BACH: Bach to Moog, a Realization for Electronics and Orch. – Jennifer Pike, violin/ Craig Leon, Moog synth/ Sinfonietta Cracovia/ Craig Leon – Sony Classical

by | Dec 18, 2015 | Classical CD Reviews

BACH: Bach to Moog, a Realization for Electronics and Orchestra – Jennifer Pike, violin/ Craig Leon, Moog synth/ Sinfonietta Cracovia/ Craig Leon – Sony Classical 88875052612, 53:14 (5/4/15) *****:

In January 2015, Moog Music, the 60-year-old analogue synthesizer company, announced that for the first time in more than 30 years, it would once again build the large format modular synthesizer first introduced by its founder and inventor, Dr. Robert Moog in 1964.

Since 2015 also marks the 10th anniversary of Dr. Moog’s passing, and the 50th anniversary of the first Moog modular synthesizer, Sony Classical took its Bach Moog franchise, established in 1968 album with Wendy Carlos’ Switched on Bach LP, which switched on musicians and their public to the new world of synthesized music making, and made the first recording using the newly re-issued Moog System 55 Modular Synthesizer. The 55’s modular system integrates the synthesizer into the orchestra as a solo instrument and also as a processor of other instruments, and the results are surprisingly lush, frivolous and highly entertaining if you’re in the mood for such ambitious, occasionally fluffy stuff. Not the Moog of old.

The range of the new Moog’s participation ranges from creating a splendid celebratory air for the opening Prelude of the E major Partita BWV 1006 to latticework light in the continuo for the Siciliano of the Violin Sonata BWV 1017, in which violinist’s Jennifer Pike’s exquisite phrasing is embossed by the texture, color and clarity of the new instrument. The big Toccata and Fugue in D minor, BWV 565, provides eight minutes of unbridled audiophile fantasy during which the toccata is treated as a duet between solo violin and Moog, with the string orchestra joining them for the fugue.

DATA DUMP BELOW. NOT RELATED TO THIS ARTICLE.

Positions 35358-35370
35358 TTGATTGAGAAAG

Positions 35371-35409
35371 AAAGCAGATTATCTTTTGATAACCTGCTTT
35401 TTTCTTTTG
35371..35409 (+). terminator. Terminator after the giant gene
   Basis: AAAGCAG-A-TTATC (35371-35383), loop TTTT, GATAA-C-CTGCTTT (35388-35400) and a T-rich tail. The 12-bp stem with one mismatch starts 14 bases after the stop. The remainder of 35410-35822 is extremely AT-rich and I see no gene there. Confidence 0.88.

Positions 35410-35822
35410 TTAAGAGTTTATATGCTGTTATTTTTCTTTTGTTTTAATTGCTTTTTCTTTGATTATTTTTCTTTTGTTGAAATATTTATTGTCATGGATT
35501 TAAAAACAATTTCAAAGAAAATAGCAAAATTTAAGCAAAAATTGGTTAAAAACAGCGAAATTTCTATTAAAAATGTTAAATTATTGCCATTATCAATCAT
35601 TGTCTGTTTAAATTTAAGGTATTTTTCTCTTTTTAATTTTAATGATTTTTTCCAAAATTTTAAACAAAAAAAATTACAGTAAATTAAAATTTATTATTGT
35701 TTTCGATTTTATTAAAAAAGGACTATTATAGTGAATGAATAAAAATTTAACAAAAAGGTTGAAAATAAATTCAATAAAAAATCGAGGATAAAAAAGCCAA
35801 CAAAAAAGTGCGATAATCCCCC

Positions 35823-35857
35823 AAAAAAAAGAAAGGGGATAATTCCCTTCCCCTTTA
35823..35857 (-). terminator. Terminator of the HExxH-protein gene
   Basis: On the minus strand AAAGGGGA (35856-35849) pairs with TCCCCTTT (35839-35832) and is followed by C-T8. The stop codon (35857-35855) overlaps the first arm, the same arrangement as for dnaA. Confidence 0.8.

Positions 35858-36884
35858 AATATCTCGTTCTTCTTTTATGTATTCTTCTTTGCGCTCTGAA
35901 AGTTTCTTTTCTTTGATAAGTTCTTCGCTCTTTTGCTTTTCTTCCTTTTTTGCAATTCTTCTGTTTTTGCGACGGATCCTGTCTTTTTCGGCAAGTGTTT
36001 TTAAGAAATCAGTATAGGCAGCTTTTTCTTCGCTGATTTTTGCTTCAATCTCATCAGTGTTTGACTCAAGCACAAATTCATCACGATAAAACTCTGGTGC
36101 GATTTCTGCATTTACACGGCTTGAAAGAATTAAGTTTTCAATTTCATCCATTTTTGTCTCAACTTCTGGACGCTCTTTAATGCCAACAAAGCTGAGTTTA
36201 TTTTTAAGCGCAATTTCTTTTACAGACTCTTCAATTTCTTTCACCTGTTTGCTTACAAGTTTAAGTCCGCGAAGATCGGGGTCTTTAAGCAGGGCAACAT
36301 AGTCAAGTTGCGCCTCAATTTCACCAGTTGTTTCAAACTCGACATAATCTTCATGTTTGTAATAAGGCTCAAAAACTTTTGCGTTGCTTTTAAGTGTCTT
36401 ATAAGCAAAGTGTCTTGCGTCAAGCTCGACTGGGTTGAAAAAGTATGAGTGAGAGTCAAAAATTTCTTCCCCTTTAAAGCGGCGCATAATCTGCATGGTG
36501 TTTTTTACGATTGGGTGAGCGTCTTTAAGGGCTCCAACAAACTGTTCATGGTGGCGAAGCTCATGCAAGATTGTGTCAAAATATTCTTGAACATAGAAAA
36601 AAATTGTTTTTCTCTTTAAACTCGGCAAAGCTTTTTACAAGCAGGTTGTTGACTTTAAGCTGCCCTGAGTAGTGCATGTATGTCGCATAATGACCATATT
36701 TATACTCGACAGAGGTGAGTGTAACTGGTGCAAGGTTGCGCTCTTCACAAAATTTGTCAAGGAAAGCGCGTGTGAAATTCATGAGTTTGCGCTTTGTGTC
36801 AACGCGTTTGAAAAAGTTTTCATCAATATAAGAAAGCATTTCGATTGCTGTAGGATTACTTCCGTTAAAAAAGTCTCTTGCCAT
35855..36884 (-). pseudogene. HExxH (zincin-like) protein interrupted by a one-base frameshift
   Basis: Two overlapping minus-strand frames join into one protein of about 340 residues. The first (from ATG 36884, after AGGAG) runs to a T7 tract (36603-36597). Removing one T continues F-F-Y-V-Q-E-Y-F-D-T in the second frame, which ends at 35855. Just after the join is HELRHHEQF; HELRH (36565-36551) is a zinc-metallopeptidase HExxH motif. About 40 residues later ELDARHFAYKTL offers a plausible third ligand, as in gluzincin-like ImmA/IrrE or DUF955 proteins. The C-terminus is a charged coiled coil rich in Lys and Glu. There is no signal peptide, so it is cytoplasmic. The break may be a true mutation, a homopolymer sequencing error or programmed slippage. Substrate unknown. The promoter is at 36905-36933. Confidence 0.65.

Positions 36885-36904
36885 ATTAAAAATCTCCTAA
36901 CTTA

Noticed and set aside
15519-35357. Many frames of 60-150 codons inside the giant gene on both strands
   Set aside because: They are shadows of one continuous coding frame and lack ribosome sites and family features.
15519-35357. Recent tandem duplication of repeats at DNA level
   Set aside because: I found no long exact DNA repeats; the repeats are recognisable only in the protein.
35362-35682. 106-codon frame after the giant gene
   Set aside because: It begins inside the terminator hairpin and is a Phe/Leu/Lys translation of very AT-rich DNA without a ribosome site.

The ingenuity continues unabated on each track. Moog uses treated and acoustic violin tracks to create surrealistic Bach, as in the Arioso from the Cantata BWV 156, and the inevitable Air from the Orchestral Suite No. 3, for treated and acoustic solo violin, a small string section used both acoustically and with generated Moog lines, as well as Moog continuo; on the next track, Leon then uses two Moogs to delightfully replace the playful recorders in the Fourth Brandenburg Concerto, before closing with the simplicity of the Goldberg Variations Aria and the innocence of the 14 Canons on the Goldberg Ground, BWV 1087.

Throughout, Leon blends his love and mastery of classical, electronic and synthesizer music – his credits include work with the Ramones and Blondie, Pavarotti and Joshua Bell, and the Anthology of Interplanetary Folk Music – with brilliant work from Pike, youngest winner of the BBC Young Musician of the Year competition, and the Sinfonietta Cracovia, one of the hottest young European chamber orchestras now on the circuit.

—Laurence Vittes

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